A home fire is reported every 87 seconds, yet many parents say their children wouldn’t know what to do if they heard a smoke alarm. Fire Prevention Week 2020 kicks off on October 4, and it’s the perfect time to educate kids.
Oklahoma's Glenpool Fire Department Dads
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Did you know that local fire departments responded to about 1.3 million fires in 2019? According to the National Fire Protection Association (NFPA), these fires caused about 3,700 civilian deaths, 16,600 reported injuries, and $14.8 billion in property damage. It's vital to inform your family about the dangers of fires—and Fire Prevention Week aims to do just that.

The national observance happens each year in October to commemorate the Great Chicago Fire, which took place in October 1871. The theme of Fire Prevention Week 2020 (October 4-10) is "Serve Up Fire Safety in the Kitchen!" It will address the dangers of unattended cooking—the leading cause of home fires and injuries. And even as we social distance, there are great resources available to educate kids on fire safety.

This year, The Hartford is hosting a live virtual fire-safety event on October 6. According to Jeff Welch, Assistant Director of The Hartford, it was made to "address the critical lack of in-person, fire-safety education available to elementary school students in 2020." During the 30-minute live steam, children will learn about smoke alarms, escape plans, meeting places, and more. 

"The event will also feature a smoke and escape plan demonstration in The Hartford's fire safety trailer and a video congratulations from firefighters around the country, recognizing them for their achievement," says Welch. After the event, students will become "Junior Fire Marshals," and they'll join the 111 million kids that have been deputized through the program. Teachers and parents can register at www.juniorfiremarshal.com/register.

To keep the learning going, we rounded up easy activities you can do as a family each day of Fire Prevention Week 2020 to ensure your kids are prepared in case of an emergency.

1. Draw Up Your Escape Routes 

Don't worry—this activity sounds more intimidating than it actually is, and the NFPA's website has a printable blank grid you can use as a guide. Ask your child to assist you as you clearly mark two ways out of every room. "Kids tend to be visual learners, so this helps them remember how they'll actually get out of the house," says Lisa Braxton, associate project manager in the public division of the NFPA. Once you're done, hang the floor plan up on your fridge, bulletin board, or any other spot everyone in your house looks at regularly.

2. Pick a Meeting Place

Have your child suggest a location that would be far enough away from fire and smoke, but in front of your home so that firefighters could find you quickly. Ideally, you want to choose a stationary item, like a telephone pole, tree, or mailbox that's easy to spot both during the day and at night. Once you agree on the place, add it to your floor plan.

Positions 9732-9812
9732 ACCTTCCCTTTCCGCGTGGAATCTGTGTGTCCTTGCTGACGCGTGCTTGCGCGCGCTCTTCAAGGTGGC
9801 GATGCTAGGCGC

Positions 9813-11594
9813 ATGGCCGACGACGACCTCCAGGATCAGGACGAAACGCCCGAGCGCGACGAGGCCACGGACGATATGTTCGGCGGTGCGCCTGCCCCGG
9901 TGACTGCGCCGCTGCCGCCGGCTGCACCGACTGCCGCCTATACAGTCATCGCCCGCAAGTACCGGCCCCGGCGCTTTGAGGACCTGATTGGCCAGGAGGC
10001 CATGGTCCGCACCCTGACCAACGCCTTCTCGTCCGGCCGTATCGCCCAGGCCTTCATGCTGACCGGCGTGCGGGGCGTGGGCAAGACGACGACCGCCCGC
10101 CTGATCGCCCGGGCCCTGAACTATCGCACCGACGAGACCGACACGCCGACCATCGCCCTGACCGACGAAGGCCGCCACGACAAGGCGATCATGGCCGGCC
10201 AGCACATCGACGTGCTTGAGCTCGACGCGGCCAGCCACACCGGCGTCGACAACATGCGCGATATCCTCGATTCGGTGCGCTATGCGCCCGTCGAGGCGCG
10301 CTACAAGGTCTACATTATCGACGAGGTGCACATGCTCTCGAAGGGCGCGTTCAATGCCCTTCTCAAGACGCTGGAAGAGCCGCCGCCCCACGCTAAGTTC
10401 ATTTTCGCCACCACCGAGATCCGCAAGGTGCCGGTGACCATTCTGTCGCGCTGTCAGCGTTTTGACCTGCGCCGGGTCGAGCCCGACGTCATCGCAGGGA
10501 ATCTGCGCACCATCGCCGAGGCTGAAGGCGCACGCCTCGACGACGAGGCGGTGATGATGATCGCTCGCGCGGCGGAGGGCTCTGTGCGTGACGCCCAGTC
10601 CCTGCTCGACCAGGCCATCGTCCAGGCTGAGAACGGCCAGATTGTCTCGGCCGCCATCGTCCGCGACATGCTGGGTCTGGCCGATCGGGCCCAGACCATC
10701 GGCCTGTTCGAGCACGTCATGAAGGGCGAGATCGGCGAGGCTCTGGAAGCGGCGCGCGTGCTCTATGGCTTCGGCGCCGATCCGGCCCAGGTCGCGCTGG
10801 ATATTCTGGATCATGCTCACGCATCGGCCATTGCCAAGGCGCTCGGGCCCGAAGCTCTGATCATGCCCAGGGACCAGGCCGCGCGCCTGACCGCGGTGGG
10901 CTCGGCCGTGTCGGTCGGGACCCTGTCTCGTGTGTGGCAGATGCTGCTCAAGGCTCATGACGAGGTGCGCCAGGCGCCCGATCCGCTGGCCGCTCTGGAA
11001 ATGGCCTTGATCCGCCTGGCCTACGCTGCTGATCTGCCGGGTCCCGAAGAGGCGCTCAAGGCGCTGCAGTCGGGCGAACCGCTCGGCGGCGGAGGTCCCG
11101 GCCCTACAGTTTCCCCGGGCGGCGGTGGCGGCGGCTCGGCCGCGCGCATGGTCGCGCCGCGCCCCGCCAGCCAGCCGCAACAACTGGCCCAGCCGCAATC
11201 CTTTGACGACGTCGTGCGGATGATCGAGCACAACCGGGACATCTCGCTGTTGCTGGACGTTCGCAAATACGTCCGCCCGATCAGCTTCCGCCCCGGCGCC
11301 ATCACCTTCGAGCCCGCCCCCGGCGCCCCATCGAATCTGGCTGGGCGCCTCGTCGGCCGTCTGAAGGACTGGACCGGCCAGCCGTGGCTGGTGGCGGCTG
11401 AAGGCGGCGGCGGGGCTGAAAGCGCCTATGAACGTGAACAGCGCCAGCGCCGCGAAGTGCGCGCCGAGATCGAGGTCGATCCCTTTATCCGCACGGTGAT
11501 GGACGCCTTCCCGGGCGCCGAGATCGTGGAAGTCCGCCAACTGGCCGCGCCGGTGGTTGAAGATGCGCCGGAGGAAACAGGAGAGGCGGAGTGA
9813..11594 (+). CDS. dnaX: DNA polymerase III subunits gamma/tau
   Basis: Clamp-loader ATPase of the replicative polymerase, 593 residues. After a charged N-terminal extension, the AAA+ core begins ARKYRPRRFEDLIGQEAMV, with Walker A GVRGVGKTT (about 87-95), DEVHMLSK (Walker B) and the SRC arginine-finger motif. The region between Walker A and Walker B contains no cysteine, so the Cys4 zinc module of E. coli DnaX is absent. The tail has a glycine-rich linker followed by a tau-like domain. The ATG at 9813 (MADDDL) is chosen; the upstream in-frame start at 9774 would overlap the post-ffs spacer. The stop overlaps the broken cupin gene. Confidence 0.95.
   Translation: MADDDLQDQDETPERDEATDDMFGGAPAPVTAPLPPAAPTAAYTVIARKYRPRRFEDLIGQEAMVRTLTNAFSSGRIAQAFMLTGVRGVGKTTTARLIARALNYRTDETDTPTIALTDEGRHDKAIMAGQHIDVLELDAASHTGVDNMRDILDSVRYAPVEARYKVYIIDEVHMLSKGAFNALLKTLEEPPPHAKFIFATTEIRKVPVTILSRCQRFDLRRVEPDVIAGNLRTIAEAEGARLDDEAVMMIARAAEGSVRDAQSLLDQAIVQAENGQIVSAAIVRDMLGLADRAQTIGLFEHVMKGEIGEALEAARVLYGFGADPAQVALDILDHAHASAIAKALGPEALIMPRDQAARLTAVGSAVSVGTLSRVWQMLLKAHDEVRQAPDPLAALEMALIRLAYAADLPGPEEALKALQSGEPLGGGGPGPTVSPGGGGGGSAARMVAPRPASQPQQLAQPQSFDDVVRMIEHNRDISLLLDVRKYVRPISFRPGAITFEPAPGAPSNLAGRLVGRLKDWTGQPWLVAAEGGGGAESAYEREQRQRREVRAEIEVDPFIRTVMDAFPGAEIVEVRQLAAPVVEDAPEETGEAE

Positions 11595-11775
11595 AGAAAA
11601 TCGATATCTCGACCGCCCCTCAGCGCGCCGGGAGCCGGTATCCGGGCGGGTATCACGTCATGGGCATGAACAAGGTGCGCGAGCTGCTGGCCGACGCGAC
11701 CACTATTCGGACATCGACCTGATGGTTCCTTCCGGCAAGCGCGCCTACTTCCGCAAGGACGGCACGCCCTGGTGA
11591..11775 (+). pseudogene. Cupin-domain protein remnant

3. Review the Smoke Alarms

Give your kid a printout of the NFPA's Smoke Alarm Safety Checklist, and read each question together to learn about installation, testing (fire experts say you should do it monthly—yes, monthly!), and maintenance. An example: "Do you know how old your smoke alarms are?" If not, remove each alarm briefly from its mounting and have your child find the manufacture date on the back. Any alarms ten years or older should be replaced.

4. Check Your House Number 

Stand in front of your home with your child, and ask them if they think the number is marked clearly enough for firefighters to easily find you. If not, let them pick a new house number like the reflective OSHA- and ANSI-approved 911 address signs sold on safetysign.com for around $19.

5. Spread the Word 

Share a silly "safety selfie" of you and your kid in front of your meeting place, or snap a pic of your impressive escape route using the hashtag #HomeFireDrillDay. Spreading the word about fire safety might help other families take the necessary precautions as well.

6. Have a Mock Fire Drill

The goal is for everyone to get out of the house and to the meeting place in under two minutes, explains Tareka Wheeler, director of U.S. programs for Safe Kids Worldwide. (That's about how long it can take for a fire to spread.) If you have an older kid who loves to take charge, appoint them as junior fire marshal. Show them how to work the stopwatch on your phone and when to start and stop it during the drill. "It's a fun way to engage your child and make fire safety seem less scary," says Wheeler.

Whenever you're ready, surprise your family with the fire drill. Push the button on your smoke alarm, and make sure everyone gets out of the house and to the meeting place in time without running. If you have a baby, decide in advance of the drill which adult's in charge of grabbing them before exiting. After taking roll call, make note of how long the drill took, and then set a new challenge: to beat your family's current time at your next surprise drill, which should happen twice a year. Now you can celebrate your family's hard work with lots of hugs and high fives.

7. Learn About Wildfires

Although Fire Prevention Week mainly addresses home fires, it's important to discuss wildfires, too, especially in light of the wildfires that have devastated the west coast in 2020. According to Welch, The Hartford provides resources to help children understand the danger of wildfires and things they can do to help their families prepare. Check out their informative article here. Groups of students can also complete this activity, which teaches how wildfires start and spread, how to keep communities safe from wildfires, and more.

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